IPhone and iPad security
The main problem with losing your phone is that the finder gets access to mailboxes and Dropbox content (where 1Password likes to back up). Therefore, the first thing to do when setting up your iPhone is to set a password to unlock it.
As I mentioned, the hard version of iPhone passwords (phrases) is only for the paranoid. I am using a classic four-digit code. When using random (!) Combinations, the probability of guessing the code with 10 attempts is less than 4%. If anyone is interested, then read the excellent translation on Habré. Is it difficult to guess the PIN?
You can disable guest login in System Preferences → Users and Groups
The darker the dot, the more often people use this PIN.
Summarizing this study, we get the following recommendations:
- Avoid ascending sequences;
- Avoid any dates like DDMM, DDMM, MMYY, etc. (2311, 1123, 1984, 0683 …);
- Avoid keyboard patterns (1245, 2580, 3698 …);
- Avoid digital patterns (8585, 6969, 4567 …);
- And never use one of these codes:
0000, 0101–0103, 0110, 0111, 0123, 0202, 0303, 0404, 0505, 0606, 0707, 0808, 0909, 1010, 1101–1103, 1110–1112, 1123, 1201–1203, 1210–1212, 1234, 1956–2015, 2222, 2229, 2580, 3333, 4444, 5252, 5683, 6666, 7465, 7667.
Well, now let’s get back to the iPhone and what needs to be configured on it:
- set a password on your phone;
- select auto-blocking after 1–2 minutes;
- enable data deletion after 10 incorrect password attempts;
- set up iCloud to back up important data (address book).
All of these actions will prevent an attacker from accessing your applications.
Correct backups will eliminate total data loss. I am using 3-tier backups. Of course, everything here revolves around Time Machine. This means that backups can automatically take place at home to your Time Capsule (or any external drive), as well as to an additional drive at work.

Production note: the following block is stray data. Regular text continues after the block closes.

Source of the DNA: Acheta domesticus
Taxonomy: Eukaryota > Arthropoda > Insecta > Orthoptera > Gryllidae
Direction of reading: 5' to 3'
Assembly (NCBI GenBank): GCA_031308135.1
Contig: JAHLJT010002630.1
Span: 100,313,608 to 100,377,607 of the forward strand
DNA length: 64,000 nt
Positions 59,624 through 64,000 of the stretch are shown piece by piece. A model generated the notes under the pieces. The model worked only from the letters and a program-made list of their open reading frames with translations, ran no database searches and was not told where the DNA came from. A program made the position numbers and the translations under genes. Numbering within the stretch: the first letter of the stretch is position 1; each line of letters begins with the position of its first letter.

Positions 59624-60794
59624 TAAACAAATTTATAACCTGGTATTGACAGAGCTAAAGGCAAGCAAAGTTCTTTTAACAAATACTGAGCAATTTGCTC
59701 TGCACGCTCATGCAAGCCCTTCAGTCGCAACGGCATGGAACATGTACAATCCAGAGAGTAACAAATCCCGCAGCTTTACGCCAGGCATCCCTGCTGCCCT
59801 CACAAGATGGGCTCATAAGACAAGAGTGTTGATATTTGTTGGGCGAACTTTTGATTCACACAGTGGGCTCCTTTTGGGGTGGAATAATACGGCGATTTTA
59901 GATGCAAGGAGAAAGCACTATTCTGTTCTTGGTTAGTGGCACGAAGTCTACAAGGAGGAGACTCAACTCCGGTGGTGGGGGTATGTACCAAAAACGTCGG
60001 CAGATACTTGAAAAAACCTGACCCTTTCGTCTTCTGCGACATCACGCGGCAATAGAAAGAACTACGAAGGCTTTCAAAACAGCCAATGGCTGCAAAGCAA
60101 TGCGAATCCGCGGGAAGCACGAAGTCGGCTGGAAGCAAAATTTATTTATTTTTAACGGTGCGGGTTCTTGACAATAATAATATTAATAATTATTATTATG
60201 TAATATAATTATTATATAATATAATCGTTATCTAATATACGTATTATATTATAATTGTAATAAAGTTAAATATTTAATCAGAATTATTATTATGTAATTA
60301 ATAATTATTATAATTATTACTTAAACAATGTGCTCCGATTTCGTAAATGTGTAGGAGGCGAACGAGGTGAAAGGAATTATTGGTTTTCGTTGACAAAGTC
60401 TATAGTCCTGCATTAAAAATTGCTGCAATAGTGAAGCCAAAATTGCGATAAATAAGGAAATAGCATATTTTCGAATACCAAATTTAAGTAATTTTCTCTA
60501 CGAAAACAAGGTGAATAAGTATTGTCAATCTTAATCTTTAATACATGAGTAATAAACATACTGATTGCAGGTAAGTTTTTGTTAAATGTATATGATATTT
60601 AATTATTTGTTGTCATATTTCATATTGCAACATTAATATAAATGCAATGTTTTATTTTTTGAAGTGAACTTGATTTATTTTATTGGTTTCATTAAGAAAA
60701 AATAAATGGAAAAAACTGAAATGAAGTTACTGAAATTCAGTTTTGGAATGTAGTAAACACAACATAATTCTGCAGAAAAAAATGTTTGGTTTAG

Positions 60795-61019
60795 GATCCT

The likelihood of both disks and a computer being spoiled at the same time is much less. But if this happens, then a USB stick with a 1Password base and important files will come in handy on the farm, which can be hidden in a bank safe. It is only necessary to update its contents when the basic passwords are routinely changed. In practice, this happens no more than twice a year, so the method does not cause any inconvenience, but there can be a lot of benefits from such a magic wand.
Of course, the Time Machine backup disk and USB stick must be encrypted. This can be done using Disk Utility.
Protection from external threats
The most common scenario is that someone will gain access to your mailbox and recover passwords from other services to it. There is no point in talking about the complexity of passwords, it is better to talk about the very ideology of working with mail.
History shows that the @ me.com post has repeatedly compromised itself. Therefore, registering domains with hosting and other important information on it will only be crazy. Here’s a great example of how MacPages.me was hacked through this email.